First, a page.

9.15 A self-certification can be signed (or otherwise positively affirmed) by any person authorized to sign on behalf of the account holder. Where a person other than the account holder signs a self-certification on the account holder's behalf, the financial institution should receive the account holder's authorization in writing.

9.16 A self-certification remains valid until there is a change of circumstances that causes the financial institution to know or have reason to know that the original self-certification is incorrect or unreliable. When a financial institution cannot rely on the original self-certification it must obtain either:

  • a valid self-certification that establishes the residence(s) for tax purposes of the account holder; or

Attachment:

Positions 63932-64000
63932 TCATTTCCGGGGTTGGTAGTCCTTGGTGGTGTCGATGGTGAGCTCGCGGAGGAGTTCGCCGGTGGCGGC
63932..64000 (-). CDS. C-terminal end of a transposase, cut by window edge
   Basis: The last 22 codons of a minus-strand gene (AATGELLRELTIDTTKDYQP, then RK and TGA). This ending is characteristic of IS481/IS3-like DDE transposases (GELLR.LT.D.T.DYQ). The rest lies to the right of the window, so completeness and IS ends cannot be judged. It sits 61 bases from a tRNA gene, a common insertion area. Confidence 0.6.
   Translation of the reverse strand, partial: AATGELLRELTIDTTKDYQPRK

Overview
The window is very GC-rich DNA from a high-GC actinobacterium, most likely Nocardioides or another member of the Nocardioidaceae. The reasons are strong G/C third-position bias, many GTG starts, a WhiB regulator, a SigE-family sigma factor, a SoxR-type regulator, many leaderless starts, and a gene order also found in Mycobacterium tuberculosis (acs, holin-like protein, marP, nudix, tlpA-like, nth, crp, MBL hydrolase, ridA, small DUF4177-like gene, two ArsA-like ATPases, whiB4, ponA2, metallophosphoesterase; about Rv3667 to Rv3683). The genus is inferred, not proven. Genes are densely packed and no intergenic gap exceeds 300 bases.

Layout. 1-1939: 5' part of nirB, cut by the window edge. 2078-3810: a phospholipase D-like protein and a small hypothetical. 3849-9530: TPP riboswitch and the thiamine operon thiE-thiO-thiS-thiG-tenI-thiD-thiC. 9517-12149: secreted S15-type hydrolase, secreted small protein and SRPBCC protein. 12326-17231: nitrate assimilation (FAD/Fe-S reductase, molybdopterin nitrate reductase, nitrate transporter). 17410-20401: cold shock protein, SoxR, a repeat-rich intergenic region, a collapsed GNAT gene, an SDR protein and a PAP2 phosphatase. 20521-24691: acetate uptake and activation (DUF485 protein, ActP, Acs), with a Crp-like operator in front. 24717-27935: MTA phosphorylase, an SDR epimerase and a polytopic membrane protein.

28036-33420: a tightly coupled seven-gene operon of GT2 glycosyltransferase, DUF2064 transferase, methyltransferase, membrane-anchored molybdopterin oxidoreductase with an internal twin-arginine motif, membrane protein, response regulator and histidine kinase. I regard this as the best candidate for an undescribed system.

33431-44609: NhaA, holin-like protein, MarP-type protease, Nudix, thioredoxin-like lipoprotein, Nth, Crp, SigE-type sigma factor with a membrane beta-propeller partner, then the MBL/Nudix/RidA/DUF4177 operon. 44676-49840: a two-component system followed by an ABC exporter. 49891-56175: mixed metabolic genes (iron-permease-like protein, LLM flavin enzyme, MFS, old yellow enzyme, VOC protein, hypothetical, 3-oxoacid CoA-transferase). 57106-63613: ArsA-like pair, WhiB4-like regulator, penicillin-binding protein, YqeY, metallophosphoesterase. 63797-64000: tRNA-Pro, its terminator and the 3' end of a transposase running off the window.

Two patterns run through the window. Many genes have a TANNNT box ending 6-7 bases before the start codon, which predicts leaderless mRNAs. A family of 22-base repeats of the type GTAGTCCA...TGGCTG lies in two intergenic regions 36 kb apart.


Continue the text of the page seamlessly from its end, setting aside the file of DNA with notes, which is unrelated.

• a reasonable explanation and documentation (as appropriate) supporting the validity of the original self-certification.

9.17 Financial institutions are expected to notify the person providing a self-certification of the person's obligation to notify the financial institution of a change in circumstances (see paragraph 8.58).

9.18 A self-certification becomes invalid on the date that the financial institution holding the self-certification knows or has reason to know that circumstances affecting the correctness of the self-certification have changed. However, a financial institution can choose to treat a person as having the same status that it had prior to the change in circumstances until the earlier of 90 calendar days from the date that the self-certification become invalid due to the change in circumstances, the date that the validity of the self-certification is confirmed, or the date that a new self-certification is obtained. A financial institution can rely on a self-certification without having to enquire into possible changes of circumstances that can affect the validity of the statement, unless it knows or has reason to know that circumstances have changed.